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Here is a list of answers to questions you might have about psychotherapy. Do get in touch if you don't find an answer here.

  • What to expect in the first session?
    The purpose of the first session is to get to know you and to find out if and how we can work together. It is perfectly normal to feel anxious, awkward, not to know what to say or to struggle to find your words; irrespectively if you have had counselling before or not. During the session, you will have plenty of time to ask any question you might have about therapy, how I work, and what the process involves. In order to create a transparent and safe environment for you, the boundaries and the limits of the therapeutic relationship will be discussed, which represents our mutually agreed contract. For example, this is an excellent opportunity to ask any concern you might have about confidentiality. Finally, you can expect questions about what brought you to therapy, who you are, and how does your life look like. This will also give us the opportunity to discuss your expectations, goals and fears regarding therapy. Ultimately, together will make a practical plan regarding what would be suitable for you in terms of psychotherapy considering your needs and your preferences. For example, depending on what you want from your sessions we might choose to work in an open-ended format or decide on a fixed amount of sessions with opportunities to review our progress. I don't expect you to know right on the spot whether you feel that I am the right counsellor for you or not. There is no commitment expected from you. Therefore, you can take a couple of days to think about your experience and decide whether you want to continue or not.
  • How many sessions do I need?
    People grow, heal and change at a different pace. In reality, counselling works better for some people than others and it is not possible to give a definitive answer regarding the duration and efficacy of therapy from the beginning. Before any work can begin a trustful and safe relationship must be built first, and that can take time. It is essential to know and feel that you can trust your psychotherapist before you will open up about your deeply personal matters. During the first session, I will ask you about your expectations, your needs and what you want to achieve. Based on that, together we can create a plan for you. Still, the process will proceed largely at your pace. To give you an idea, most people have between 6 up to 20 sessions on average. This is what can be considered as medium-term therapy. Working more profoundly requires time and deserves care. As such, some clients choose more than 20 sessions, sometimes working together for over a couple of years. This is what can be considered as long-term therapy.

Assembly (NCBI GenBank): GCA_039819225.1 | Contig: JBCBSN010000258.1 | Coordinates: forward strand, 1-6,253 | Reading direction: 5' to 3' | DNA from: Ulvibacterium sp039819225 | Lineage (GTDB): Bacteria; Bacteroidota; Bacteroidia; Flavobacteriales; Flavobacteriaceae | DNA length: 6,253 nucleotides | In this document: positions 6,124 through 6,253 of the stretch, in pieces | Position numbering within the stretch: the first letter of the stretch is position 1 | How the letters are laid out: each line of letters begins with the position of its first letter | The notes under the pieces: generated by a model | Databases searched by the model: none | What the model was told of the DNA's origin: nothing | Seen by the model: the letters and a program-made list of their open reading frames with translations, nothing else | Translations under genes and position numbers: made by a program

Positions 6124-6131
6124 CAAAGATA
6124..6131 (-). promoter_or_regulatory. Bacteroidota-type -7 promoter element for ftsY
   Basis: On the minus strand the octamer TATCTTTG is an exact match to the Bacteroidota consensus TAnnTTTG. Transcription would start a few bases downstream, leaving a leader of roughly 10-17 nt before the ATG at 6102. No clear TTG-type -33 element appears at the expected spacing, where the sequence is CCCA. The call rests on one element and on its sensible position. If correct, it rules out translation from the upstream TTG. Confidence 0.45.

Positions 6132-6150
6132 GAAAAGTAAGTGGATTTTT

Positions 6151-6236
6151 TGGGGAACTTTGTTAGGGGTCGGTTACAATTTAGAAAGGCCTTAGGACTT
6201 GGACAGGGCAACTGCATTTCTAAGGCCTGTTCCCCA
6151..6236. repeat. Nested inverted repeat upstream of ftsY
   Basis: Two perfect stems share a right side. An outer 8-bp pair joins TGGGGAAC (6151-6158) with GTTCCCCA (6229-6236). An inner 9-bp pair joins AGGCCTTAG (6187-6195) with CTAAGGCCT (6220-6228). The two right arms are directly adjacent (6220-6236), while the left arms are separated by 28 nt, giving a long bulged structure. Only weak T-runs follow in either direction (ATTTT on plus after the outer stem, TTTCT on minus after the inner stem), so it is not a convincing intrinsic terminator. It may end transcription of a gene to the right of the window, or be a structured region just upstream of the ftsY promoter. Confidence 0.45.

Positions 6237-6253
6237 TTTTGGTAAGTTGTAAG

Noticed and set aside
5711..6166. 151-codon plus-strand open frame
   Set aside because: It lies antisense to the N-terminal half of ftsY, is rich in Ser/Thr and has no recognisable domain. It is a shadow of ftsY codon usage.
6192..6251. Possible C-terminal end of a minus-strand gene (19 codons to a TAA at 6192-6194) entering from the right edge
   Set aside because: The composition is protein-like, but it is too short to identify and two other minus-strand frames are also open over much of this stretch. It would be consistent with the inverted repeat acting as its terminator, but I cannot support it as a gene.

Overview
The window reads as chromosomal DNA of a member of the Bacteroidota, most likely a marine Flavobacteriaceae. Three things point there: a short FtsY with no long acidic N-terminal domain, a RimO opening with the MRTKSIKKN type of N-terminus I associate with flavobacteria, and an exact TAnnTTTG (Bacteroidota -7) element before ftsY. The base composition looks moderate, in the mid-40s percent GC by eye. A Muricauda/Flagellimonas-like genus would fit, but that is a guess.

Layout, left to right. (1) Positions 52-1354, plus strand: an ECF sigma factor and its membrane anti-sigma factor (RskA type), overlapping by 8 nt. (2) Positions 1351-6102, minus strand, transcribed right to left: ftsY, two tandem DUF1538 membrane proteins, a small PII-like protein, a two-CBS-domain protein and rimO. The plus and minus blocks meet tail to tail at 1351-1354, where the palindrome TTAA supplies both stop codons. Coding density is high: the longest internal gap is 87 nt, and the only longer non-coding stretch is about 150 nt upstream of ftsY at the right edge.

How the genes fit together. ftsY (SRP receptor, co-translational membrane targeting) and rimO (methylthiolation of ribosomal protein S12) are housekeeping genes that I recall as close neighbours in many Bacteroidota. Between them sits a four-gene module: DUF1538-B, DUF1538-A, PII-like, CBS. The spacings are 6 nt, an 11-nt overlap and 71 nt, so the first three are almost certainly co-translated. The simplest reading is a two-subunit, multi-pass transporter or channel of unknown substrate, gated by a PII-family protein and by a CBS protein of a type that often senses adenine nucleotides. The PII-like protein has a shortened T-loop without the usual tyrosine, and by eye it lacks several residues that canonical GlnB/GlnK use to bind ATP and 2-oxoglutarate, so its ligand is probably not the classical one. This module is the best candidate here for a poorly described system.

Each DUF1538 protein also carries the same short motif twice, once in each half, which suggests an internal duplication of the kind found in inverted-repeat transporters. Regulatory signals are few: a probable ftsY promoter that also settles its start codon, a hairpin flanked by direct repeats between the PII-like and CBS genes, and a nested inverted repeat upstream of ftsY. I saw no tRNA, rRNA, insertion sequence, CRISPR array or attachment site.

• What are Counselling & Psychotherapy?
    Counselling and psychotherapy are both talking therapies, in the sense that they use talking rather than medication to deal with a variety of issues. For example, it can be useful in helping you improve aspects of your life or to deal with painful emotions or more concrete issues such as stress, bereavement, divorce, redundancy or relationship issues. I will aim to create an environment where you can talk freely and where you will feel safe to express your emotions. You can talk about the feelings you have about yourself and any other significant person in your life. It is a confidential and safe place, where there is no room for judgement. As such, you can open up and talk about things you might not be able to discuss with anyone else. The benefit can be a rewarding journey of self-discovery, acceptance and healing. The type of therapy and its duration will depend significantly on your personal needs, on your goals and what you will find most helpful in your particular situation.
  • Do Counselling & Psychotherapy work?
    Research has shown that talking therapies can be very effective in regards to a variety of issues by helping people improve their lives and their relationships. A clear advantage is that it can tech clients life skills that last beyond the course of therapy sessions. Depending on what you want from therapy, you can learn or develop specific skills to help you better tolerate painful emotions, manage relationships more effectively or improve your behaviour. You can also discover new ways of approaching situations that you find difficult. All of that can aid you to find better ways of dealing with your problems, but also it can help you identify positive changes in your life that will improve your wellbeing and the quality of your life.
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